Citation-Based Measures of "Basicness" of Inventions
My research in this area began with a paper written in 1990 with Manuel Trajtenberg and Rebecca Henderson and published recently.(1) We tested whether patent citations could be used to identify "basic" inventions, using the hypothesis that inventions coming out of universities were, on average, more basic than those coming from private firms. We proposed several measures of the basicness of inventions, based on patent citations. These include both "backward" measures (derived from the citations made by a patent) and "forward" measures (derived from the citations that a patent subsequently receives from other patents). For both forward and backward citations, the measures fall into three categories: importance measures are based on the number of citations made or received; distance measures relate to the proximity or remoteness of the cited or citing patents, across both time and technology space; and originality or generality measures relate to the dispersion of citations made or received across different areas of technology space. We also examined the extent to which the citations made by patents were to scientific articles rather than to other patents as an indicator of the closeness of the invention to basic science.(2) We found that the forward measures of basicness based on citations generally were significantly higher for university patents, but the differences in the backward measures were typically not significant, except for the citations to scientific papers, which were significantly higher for university patents.
We also proposed that the fraction of "self-citations" - citations that come from patents assigned to the same organization - was an indicator of the originating organization's successful appropriation of the subsequent fruits of that research. The data confirm that this fraction was much higher for firms than for universities, and it was higher for large firms than for small firms (as high as 25 percent for the largest firms).
That first paper was based on patents from the 1970s and early 1980s. In 1980, Congress changed U.S. law, making it much easier for universities to get patents and license them to commercial firms. Following this change, the number of patents taken out by universities has exploded, from about 500 per year in 1980 to about 2,000 per year today. The motivation for the policy change was to increase the rate of technology transfer from universities to the private sector. The increase in the number of patents suggests that the policy was enormously successful. However, because patenting is now so much easier for universities, one wonders whether inventions in the current flood of patents are comparable in technological significance to those patented when doing so was more difficult. In another paper, Henderson, Trajtenberg, and I show that, according to citation-based measures, the technological impact of university patents declined dramatically during the 1980s, suggesting that the effective increase in technology transfer has been significantly less than the raw patent numbers suggest.(3)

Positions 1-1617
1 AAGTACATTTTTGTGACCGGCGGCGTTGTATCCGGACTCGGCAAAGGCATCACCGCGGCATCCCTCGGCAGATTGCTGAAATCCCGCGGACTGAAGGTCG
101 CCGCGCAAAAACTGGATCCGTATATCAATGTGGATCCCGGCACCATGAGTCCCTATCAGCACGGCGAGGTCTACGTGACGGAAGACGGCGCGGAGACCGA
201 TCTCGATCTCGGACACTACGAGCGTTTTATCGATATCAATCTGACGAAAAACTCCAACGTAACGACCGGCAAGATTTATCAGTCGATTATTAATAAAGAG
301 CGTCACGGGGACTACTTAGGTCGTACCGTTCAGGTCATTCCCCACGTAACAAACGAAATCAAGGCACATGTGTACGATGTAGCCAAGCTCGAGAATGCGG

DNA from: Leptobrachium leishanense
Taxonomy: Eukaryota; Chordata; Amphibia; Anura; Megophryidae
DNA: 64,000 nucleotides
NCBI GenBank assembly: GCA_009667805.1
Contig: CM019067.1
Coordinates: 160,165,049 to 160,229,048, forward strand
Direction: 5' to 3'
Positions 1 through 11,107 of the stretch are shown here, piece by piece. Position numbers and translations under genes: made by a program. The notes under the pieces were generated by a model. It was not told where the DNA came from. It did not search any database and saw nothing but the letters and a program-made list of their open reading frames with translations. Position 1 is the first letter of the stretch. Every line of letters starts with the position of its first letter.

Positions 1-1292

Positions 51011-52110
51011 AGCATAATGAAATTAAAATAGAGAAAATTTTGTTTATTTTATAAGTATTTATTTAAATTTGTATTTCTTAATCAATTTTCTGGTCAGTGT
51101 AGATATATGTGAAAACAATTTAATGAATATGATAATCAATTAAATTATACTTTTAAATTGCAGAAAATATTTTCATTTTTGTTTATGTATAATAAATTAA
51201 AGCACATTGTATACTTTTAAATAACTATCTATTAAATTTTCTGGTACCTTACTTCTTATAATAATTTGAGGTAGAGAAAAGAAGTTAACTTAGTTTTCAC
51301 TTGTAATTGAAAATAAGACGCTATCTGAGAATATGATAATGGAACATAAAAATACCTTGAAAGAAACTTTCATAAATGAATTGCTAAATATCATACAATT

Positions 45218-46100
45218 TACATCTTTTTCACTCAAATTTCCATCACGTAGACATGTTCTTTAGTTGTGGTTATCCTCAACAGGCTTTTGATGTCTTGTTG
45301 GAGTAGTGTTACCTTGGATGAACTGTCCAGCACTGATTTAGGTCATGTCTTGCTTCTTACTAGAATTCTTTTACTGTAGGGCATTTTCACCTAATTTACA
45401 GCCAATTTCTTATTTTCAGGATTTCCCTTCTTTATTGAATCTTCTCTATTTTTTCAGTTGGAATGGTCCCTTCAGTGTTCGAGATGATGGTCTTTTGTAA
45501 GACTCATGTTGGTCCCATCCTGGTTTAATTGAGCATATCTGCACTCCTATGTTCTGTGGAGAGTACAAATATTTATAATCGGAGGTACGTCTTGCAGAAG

In recent work with Michael Fogarty and Bruce Banks, I applied a similar analysis to patents assigned to U.S. government research labs.(4) We found that, unlike university patents, federal labs patents historically were less frequently cited than corporate patents, except for National Aeronautics and Space Administration (NASA) patents approved during the 1970s. The federal patents, particularly NASA patents, were somewhat more basic than corporate patents, as indicated by their "generality" or the dispersion of their citation effects across many areas of technology. This paper also includes qualitative analysis based on interviews with inventors in both the government labs and in firms. These discussions show that, although there is a lot of "noise" in citations data, there is a systematic relationship between citations and technological impact.
A related paper written with Ricardo J. Caballero integrates citations as evidence of research spillovers into the theoretical framework of New Growth Theory.(5) In the context of a general equilibrium dynamic growth model, we use citations to measure the cumulative impact of research on research productivity in subsequent periods. Our estimation of the model based on aggregate annual data suggests that a decline in the aggregate "fertility" of invention in the United States in the second half of this century was a factor in the productivity slowdown experienced in the 1970s.
Work in progress with Hall and Trajtenberg examines the relationship between the stock market's valuation of firms and the number of citations the firms' patents receive.(6) Preliminary results suggest that firms' possession of frequently cited patents is correlated with market participants' perceptions of the value of firms' knowledge stocks. Further analysis will explore the timing of these relationships, possible connections among citations, private returns to inventions, and obsolescence of technology as other firms develop competing technologies.
Patterns of Citations as Evidence of Paths of Knowledge Flows